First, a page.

Resisting the possibility of letting our good intentions be overwhelmed by “all the trouble in the world”, many of us would like to do more to make a difference in the lives of the suffering. There are a number of attitudes and actions that can help us make positive responses to those in need.
Compassion: As we have seen, recognizing and empathizing with the pain of those who are hurting are first steps toward action. We need to grow and maintain our sensitivity to the suffering.
Today, people talk about “compassion fatigue”, the idea that we are so exposed to sorrow and tragedy that many of us become weary of the many causes that call for our emotional energy and financial support. Jesus was keenly aware of the evil and pain around Him; yet, He remained compassionate. So must we.
Education: Because many situations of injustice and poverty are complicated, listening and learning what we can about these situations is important. There have been many examples in which well-intentioned people have caused damage to other people’s lives by trying to help. While this is not an excuse for inaction, we should seek to get involved in ways that are informed and thoughtful.
Prayer: When we see a problem, our first thought is to take “practical” action. But the Bible reminds us that prayer is practical. We can make a difference in the lives of the poor and oppressed by our prayers for them and for those who have power over them (see 1 Tim. 2:1-2), as well as seeking God’s guidance for how we can best respond further in offering help (see Prov. 2:7-8).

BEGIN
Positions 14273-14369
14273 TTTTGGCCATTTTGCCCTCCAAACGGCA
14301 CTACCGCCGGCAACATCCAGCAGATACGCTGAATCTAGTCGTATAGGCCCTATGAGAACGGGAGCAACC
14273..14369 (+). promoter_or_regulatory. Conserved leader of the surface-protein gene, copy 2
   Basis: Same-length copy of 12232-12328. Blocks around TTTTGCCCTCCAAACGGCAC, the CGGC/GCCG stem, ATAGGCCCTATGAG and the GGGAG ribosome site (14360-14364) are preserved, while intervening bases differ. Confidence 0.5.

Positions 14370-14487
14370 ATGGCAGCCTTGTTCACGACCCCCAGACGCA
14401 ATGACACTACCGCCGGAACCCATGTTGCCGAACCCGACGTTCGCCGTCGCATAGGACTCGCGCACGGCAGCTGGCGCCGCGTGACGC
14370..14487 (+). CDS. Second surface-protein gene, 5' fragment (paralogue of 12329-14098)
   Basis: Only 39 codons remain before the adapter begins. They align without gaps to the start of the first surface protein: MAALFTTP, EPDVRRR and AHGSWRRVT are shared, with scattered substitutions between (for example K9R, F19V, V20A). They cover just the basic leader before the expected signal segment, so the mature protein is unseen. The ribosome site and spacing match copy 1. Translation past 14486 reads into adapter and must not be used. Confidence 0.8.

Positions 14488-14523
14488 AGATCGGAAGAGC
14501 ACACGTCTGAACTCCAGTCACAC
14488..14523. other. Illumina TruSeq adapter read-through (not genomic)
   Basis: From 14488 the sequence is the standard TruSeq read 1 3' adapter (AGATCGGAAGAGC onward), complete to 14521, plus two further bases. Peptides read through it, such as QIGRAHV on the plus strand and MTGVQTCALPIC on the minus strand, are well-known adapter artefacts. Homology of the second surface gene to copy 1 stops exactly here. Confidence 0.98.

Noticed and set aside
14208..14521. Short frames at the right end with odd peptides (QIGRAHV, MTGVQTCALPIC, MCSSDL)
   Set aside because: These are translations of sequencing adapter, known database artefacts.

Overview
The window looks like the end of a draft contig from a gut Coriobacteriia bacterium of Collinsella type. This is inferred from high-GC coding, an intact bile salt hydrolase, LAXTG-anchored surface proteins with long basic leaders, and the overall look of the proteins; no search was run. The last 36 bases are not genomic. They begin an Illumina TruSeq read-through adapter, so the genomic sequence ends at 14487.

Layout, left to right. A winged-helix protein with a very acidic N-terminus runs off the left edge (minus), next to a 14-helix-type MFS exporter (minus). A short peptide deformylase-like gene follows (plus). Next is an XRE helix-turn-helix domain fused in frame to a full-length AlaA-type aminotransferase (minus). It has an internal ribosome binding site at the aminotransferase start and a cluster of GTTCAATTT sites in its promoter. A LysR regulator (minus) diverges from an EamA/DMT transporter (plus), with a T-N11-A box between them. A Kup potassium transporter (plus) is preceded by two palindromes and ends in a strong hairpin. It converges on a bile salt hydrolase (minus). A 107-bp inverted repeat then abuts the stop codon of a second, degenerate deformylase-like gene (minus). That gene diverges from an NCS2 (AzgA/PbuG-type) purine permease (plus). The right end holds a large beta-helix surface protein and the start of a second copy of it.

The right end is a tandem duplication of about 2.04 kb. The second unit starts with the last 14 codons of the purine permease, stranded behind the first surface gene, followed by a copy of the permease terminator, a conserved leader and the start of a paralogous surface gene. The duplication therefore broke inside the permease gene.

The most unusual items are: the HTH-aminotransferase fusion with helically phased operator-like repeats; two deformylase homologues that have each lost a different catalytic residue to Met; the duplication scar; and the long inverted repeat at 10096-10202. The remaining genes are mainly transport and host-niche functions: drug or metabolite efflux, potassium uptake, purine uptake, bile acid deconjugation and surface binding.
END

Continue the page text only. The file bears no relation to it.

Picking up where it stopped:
Expectations: Another important element in working to alleviate suffering is to have proper expectations, given the complexity of social, political, and personal circumstances. Our hope should be to give people choices and opportunities that they might not have had otherwise. Sometimes what people do with these opportunities will disappoint us, but we must respect those choices. In whatever way we might try to work in behalf of the suffering, our guiding principle must be to “do to others what you would have them do to you” (Matt. 7:12, NIV).
|Read James 1:5-8. What role should prayer play in Christian action? What does James 2:15-16 suggest about how we can contribute to answering our prayers for others?|